• Often lenders do not offer biweekly services free of charge. You will be required to pay a registration fee as well as paying biweekly charges.
  • If your budget doesn’t allow the room to pay more toward your mortgage every year, this could be a foolish move. Don’t neglect the importance of having an emergency savings fund or paying your bills.
  • If you have your mortgage payment set up via direct debit from your bank account, taking out a payment every two weeks could catch you out if the funds are not there, especially if you are only paid once per month. This would result in charges for insufficient funds from both your lender and your bank.

Pros Of A Biweekly Mortgage Payment

  • Some people find that paying their mortgage biweekly fits better into their budget because it’s easier to plan for a smaller payment amount – especially if they are paid every two weeks.
  • By shaving years off the length of your mortgage, you are reducing the amount of money you will pay over the long run.
  • You will also be speeding up the time it takes to build equity in your home.
  • You will be compelled to make an extra mortgage payment per year, enforcing good habits on yourself that will eventually pay off.

These are just a few factors to consider before deciding whether you should make biweekly payments on your mortgage. If you don’t want to commit to biweekly payments on your home mortgage, you can always save up your money and make a lump sum payment at the end of the year.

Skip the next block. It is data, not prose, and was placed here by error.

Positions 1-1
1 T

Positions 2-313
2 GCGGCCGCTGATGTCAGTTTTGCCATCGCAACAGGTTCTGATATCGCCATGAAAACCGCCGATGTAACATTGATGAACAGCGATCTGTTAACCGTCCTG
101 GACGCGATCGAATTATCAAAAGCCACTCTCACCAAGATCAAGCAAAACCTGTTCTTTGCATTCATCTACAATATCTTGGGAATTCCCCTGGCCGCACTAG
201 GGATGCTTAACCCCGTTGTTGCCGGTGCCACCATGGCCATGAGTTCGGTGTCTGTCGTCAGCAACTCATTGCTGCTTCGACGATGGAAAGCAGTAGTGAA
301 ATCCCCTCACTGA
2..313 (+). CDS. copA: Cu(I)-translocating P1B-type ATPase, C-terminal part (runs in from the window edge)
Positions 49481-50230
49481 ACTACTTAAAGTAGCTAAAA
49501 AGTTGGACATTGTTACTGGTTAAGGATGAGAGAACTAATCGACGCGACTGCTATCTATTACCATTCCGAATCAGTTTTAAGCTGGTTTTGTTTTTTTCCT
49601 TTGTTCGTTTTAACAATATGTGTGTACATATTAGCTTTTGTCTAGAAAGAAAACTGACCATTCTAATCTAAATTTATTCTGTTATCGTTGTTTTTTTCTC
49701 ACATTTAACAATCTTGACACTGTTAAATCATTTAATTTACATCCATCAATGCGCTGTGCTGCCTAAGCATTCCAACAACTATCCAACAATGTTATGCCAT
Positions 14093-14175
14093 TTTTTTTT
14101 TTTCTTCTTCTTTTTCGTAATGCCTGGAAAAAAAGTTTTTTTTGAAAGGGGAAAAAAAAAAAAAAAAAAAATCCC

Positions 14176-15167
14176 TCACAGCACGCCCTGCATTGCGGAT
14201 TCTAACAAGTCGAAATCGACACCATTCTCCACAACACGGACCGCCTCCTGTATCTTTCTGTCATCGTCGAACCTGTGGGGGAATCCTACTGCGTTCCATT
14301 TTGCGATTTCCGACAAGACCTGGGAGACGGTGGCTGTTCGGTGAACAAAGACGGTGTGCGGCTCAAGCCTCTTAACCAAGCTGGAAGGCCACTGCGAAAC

For more tips and advice, feel free to reach out to your trusted mortgage professional today.

The Low Down On The HUD-1 Settlement Statement

The Low Down On HUD1 Settlement StatementWhen preparing for a closing on your refinance or home purchase, one of the documents you will be provided with a few days before closing is a HUD-1 Form. This form provides you with valuable information about your loan.

While at first, this three page document may seem intimidating, if you understand what you see in each section, it is not as confusing as you might think. Let’s break down the various parts of the HUD-1 and talk about what they mean.

Loan Information

On the first page of your HUD1, you will see your loan information at the top. This includes the type of mortgage, property location, loan amount and the date of closing. This information is very basic but also is very important to review for accuracy.

Buyer And Seller Costs

If you are refinancing your home, you will only see information in the buyer section of the HUD-1. This section will define any charges associated directly with the home including taxes, insurance and any amounts that are due from you or payable to you at closing.

You will also see a total of all settlement costs which you can find broken down by category on page two of the HUD-1.

Page 2 Is Important

On the second page of your HUD-1 form, you will see a complete breakdown of all costs associated with your loan. This includes appraisal fees, broker or lender fees, and if your loan is a purchase loan, you will also see information regarding fees paid to a real estate broker if applicable.